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Subject: Re: [OMPI users] tool for measuring the ping with accuracy
From: Eugene Loh (eugene.loh_at_[hidden])
Date: 2010-11-23 13:27:37

George Markomanolis wrote:

> Dear Eugene,
> Thanks a lot for the answer you were right for the eager mode.
> I have one more question. I am looking for an official tool to measure
> the ping time, just sending a message of 1 byte or more and measure
> the duration of the MPI_Send command on the rank 0 and the duration of
> the MPI_Recv on rank 1. I would like to know any formal tool because I
> am using also SkaMPI and the results really depend on the call of the
> synchronization before the measurement starts.
> So for example with synchronizing the processors, sending 1 byte, I have:
> rank 0, MPI_Send: ~7 ms
> rank 1, MPI_Recv: ~52 ms
> where 52 ms is almost the half of the ping-pong and this is ok.
> Without synchronizing I have:
> rank 0, MPI_Send: ~7 ms
> rank 1, MPI_Recv: ~7 ms
> However I developed a simple application where the rank 0 sends 1000
> messages of 1 byte to rank 1 and I have almost the second timings with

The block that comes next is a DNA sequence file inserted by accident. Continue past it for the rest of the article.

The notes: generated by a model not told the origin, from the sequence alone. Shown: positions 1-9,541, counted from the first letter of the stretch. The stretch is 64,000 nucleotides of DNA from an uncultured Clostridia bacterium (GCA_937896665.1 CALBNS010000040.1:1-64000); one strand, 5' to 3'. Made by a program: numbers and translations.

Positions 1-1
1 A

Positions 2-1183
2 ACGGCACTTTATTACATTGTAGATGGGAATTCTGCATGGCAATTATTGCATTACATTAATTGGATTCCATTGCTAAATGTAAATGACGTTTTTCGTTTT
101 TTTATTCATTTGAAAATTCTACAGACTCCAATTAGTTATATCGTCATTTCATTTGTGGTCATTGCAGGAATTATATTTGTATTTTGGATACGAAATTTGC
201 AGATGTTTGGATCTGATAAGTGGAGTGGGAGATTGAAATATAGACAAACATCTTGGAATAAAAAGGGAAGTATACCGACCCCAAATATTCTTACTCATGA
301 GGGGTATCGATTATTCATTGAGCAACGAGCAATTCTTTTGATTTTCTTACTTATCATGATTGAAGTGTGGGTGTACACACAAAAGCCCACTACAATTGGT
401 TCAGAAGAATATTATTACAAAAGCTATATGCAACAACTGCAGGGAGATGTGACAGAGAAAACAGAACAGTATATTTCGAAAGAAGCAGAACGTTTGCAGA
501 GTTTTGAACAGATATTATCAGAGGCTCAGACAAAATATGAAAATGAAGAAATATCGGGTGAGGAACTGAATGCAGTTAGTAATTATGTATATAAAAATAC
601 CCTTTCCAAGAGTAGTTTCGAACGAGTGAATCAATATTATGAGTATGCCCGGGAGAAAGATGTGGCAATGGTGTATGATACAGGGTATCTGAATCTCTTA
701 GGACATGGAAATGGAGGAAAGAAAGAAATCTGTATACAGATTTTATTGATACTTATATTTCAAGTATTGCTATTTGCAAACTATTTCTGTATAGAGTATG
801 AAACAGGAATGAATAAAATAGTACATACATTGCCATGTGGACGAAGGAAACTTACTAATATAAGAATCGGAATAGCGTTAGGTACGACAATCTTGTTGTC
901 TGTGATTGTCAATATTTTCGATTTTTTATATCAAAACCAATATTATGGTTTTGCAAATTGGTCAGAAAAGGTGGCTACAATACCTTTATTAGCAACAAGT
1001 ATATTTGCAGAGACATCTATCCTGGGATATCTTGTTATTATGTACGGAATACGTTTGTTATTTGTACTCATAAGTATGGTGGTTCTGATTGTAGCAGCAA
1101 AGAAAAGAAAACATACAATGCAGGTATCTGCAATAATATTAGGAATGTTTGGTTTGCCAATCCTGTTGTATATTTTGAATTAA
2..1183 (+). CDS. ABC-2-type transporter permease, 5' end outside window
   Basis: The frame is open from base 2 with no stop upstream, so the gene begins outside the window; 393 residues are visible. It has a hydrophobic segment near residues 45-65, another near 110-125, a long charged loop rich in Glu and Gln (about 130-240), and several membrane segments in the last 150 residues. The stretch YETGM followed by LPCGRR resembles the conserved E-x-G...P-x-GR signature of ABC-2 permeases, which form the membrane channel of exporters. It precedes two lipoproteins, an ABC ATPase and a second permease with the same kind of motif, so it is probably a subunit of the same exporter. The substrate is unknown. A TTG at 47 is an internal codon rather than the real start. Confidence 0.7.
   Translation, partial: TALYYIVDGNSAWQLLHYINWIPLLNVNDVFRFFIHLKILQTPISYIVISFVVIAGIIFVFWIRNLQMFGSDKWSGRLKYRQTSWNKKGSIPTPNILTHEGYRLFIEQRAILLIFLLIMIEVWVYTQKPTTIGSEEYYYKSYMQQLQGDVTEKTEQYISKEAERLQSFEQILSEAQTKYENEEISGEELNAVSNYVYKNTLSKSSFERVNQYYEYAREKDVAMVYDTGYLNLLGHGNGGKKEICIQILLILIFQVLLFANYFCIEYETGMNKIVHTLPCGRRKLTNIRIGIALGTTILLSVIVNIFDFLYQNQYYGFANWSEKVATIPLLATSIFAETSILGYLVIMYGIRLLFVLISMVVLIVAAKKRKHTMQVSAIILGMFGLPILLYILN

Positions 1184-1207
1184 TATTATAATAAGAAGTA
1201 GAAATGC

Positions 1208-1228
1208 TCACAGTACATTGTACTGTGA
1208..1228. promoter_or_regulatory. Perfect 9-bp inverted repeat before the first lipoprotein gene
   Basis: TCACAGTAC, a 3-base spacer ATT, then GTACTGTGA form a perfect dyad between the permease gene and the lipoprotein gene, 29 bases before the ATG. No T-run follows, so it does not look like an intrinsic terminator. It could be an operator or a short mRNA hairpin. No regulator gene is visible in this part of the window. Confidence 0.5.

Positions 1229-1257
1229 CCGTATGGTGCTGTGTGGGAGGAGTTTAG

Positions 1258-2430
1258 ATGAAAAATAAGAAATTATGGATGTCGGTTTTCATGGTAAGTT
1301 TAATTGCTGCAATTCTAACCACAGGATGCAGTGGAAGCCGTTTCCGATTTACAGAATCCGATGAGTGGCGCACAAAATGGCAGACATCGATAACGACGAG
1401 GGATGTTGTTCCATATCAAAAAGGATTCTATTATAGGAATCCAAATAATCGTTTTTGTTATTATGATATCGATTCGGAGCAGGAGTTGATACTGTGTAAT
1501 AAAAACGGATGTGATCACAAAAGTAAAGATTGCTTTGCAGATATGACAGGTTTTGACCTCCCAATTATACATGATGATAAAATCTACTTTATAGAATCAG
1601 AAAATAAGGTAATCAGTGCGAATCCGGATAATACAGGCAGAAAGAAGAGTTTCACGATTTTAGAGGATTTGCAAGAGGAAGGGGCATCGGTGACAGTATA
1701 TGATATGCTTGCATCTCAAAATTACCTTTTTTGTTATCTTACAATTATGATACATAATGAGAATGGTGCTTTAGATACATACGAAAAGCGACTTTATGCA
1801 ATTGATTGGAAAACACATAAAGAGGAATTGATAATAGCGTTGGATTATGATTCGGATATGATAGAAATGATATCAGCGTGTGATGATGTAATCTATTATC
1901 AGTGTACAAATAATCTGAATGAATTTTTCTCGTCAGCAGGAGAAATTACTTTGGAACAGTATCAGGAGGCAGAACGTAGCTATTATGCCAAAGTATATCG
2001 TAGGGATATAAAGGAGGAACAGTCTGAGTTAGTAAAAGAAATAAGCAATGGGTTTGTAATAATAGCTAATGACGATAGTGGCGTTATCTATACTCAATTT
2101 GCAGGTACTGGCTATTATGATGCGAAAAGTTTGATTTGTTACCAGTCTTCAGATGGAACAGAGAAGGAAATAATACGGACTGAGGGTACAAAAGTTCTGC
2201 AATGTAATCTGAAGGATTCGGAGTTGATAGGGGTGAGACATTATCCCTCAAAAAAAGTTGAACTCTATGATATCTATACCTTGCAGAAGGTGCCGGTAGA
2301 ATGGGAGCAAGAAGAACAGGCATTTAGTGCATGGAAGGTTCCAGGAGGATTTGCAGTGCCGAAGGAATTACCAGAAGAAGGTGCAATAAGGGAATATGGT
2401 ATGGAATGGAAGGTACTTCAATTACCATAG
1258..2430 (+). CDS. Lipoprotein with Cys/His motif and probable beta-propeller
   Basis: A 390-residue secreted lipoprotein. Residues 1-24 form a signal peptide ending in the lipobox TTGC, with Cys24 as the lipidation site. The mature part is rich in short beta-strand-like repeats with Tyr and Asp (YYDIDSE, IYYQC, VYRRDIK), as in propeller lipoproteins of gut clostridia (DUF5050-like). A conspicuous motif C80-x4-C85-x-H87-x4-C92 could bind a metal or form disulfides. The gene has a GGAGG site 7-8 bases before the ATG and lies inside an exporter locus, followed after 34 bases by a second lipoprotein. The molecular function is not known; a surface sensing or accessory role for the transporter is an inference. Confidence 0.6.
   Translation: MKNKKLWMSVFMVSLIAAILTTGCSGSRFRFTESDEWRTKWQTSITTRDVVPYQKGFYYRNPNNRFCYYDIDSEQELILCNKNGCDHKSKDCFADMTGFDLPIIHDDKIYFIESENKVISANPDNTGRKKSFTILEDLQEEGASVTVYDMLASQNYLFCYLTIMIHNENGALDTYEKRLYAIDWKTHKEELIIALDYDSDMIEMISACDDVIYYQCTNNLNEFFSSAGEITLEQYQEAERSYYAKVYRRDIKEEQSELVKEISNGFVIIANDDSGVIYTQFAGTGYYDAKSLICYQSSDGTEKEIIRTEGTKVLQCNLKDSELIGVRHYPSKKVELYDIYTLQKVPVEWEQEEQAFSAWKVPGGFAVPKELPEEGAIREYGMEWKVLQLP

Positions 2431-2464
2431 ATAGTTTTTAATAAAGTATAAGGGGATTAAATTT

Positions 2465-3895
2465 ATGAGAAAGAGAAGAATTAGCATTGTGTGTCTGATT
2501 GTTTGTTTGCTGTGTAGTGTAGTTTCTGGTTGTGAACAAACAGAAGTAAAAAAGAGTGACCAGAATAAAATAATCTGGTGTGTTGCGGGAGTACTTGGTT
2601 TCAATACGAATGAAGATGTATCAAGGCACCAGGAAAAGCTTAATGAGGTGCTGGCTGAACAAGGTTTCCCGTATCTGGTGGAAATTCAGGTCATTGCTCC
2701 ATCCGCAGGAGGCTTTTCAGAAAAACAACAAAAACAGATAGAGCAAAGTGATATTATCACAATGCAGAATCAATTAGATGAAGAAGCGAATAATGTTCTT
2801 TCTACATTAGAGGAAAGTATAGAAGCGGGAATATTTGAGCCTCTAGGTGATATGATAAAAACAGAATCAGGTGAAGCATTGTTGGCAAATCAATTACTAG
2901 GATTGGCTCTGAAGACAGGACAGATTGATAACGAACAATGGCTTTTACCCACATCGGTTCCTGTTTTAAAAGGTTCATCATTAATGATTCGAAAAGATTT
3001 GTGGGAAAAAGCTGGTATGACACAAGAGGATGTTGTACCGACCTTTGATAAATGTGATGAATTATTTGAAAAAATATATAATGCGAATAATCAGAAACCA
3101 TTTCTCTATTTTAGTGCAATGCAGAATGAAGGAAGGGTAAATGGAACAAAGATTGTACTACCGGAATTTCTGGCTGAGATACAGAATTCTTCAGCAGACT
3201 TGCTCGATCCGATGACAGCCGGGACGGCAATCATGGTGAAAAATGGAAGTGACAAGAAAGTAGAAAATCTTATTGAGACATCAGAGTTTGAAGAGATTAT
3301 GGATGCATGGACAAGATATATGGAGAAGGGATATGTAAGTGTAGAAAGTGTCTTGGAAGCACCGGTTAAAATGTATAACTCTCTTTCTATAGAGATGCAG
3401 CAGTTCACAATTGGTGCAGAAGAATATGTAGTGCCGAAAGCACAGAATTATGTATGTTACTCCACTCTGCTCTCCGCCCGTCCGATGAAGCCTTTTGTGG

> the 7 ms. If in the same application I add the MPI_Recv and MPI_Send
> respectively in order to have a ping-pong application then the
> ping-pong duration is 100ms (like SkaMPI). Can someone explain me why
> is this happening? The ping-pong takes 100 ms and the ping without
> synchronization takes 7 ms.

I'm not convinced I'm following you at all. Maybe the following helps,
though maybe it's just obvious and misses the point you're trying to make.

In a ping-pong test, you have something like this:

tsend = MPI_Wtime()
tsend = MPI_Wtime() - tsend
trecv = MPI_Wtime()
trecv = MPI_Wtime() - trecv

The send time times how long it takes to get the message out of the
user's send buffer. This time is very short. In contrast, the
"receive" time mostly measures how long it takes for the ping message to
reach the peer and the pong message to return. The actual time to do
the receive processing is very short and accounts for a tiny fraction of

If a sender sends many short messages to a receiver and the two
processes don't synchronize much, you can overlap many messages and hide
the long transit time.

Here's a simple model:

sender injects message into interconnect, MPI_Send completes (this time
is short)
message travels the interconnect to the receiver (this time is long)
receiver unpacks the message and MPI_Recv completes (this time is short)

A ping-pong test counts the long inter-process transit time. Sending
many short messages before synchronizing hides the long transit time.

Sorry if this discussion misses the point you're trying to make.